The name might be a bit of a mess, but Sega’s new 3DS role-playing game is anything but.


It makes a little more sense in context. 7th Dragon III Code: VFD is the first Western release for a Japanese RPG series that began with 2009's more simply named 7th Dragon for the Nintendo DS. 7th Dragon, developed by the now defunct Imageepoch, was followed by a pair of PSP spinoff titles, 7th Dragon 2020 and 2020-II. So 7th Dragon III is technically the third and final game in the series.

Code: VFD refers to the seventh divine dragon, VFD, whose awakening is said to signal the end of the human race. It’s up to the player’s team to travel through time and space, taking out the other six divine dragons to complete the Dragon Chronicle, humanity’s last hope.

While the 7th Dragon series has a strong fanbase in the West, Sega (who’ve taken over development duties on the final chapter) could have easily cut the name down to something less unwieldy for new players. But they didn’t, and here we are, with generic-looking box art and an over-complicated name.

When Sega sent me a code for the game a few months back, I was in no rush to play. The screenshots looked pretty, and the trailer was nice, but at a time when 3DS role-playing games I’d been looking forward to for a year were letting me down, how could this relatively unknown game with an odd name deliver?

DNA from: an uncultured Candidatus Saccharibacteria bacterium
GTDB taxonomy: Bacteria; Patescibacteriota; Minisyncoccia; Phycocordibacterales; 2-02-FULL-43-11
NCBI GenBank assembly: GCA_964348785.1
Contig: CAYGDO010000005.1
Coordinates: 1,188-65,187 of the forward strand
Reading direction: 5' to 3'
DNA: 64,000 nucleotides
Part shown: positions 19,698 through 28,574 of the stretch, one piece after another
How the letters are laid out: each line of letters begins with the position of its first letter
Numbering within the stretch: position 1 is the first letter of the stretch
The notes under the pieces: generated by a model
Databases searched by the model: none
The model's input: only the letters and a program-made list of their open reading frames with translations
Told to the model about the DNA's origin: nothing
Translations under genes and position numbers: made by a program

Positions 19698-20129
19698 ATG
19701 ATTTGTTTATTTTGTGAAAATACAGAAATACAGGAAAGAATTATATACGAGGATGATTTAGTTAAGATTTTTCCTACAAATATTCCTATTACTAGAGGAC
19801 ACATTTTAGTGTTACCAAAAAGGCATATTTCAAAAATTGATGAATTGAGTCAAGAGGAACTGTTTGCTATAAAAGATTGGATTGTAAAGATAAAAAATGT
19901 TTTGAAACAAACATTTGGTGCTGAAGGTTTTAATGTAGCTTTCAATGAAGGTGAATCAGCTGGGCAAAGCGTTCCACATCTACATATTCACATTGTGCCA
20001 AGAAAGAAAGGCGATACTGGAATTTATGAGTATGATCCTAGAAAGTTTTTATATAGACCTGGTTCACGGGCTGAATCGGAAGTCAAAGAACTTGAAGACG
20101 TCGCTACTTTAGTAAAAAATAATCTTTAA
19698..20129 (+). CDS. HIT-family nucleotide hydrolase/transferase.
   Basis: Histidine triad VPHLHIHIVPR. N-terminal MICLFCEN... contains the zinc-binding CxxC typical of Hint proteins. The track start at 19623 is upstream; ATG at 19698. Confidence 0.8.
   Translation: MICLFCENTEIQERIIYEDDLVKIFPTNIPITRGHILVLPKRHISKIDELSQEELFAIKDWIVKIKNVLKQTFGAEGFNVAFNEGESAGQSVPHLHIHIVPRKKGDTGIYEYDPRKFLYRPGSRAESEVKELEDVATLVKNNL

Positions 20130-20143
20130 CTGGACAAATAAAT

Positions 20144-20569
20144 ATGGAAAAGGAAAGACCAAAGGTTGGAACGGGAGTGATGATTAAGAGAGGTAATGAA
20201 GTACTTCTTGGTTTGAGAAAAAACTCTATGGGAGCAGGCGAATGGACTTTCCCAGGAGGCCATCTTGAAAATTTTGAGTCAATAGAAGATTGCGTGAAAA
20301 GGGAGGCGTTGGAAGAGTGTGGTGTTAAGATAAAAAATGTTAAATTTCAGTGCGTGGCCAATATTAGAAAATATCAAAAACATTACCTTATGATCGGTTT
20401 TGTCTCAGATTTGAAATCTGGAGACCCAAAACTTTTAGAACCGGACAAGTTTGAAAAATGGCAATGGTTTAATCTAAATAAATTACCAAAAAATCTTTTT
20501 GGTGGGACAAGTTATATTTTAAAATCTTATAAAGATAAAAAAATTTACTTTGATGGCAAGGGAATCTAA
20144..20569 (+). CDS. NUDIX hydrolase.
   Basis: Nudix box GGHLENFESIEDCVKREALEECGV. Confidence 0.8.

I wasn’t sure it would, right up into character creation. I generally prefer my Japanese RPG protagonists be named characters with some sort of established backstory. Here I was given a choice of pre-built bodies with a few different color choices and four character classes to choose from. Granted Sega went the extra mile here, giving me 40 different voice actors to choose from, but what difference does that make when you’re just the generic hero of the day?

As it turns out, I wasn’t. Fahey, my pistol-wielding, creature-hacking Agent, endeared himself to me within moments of his first adventure, leading a team of three created characters into the Nodens virtual reality game. That initial journey led to recruitment by the corporation as the head of a crack team of dragon hunters, tasked with ridding the world of the reptilian plague that threatens all humanity. Between the Japanese voice acting, sharp character designs and interaction with the game’s colorful cast of NPCs, Fahey felt less like my creation and more like a fully fleshed-out character. Perhaps it was just my imagination, but that’s what role-playing is all about, right?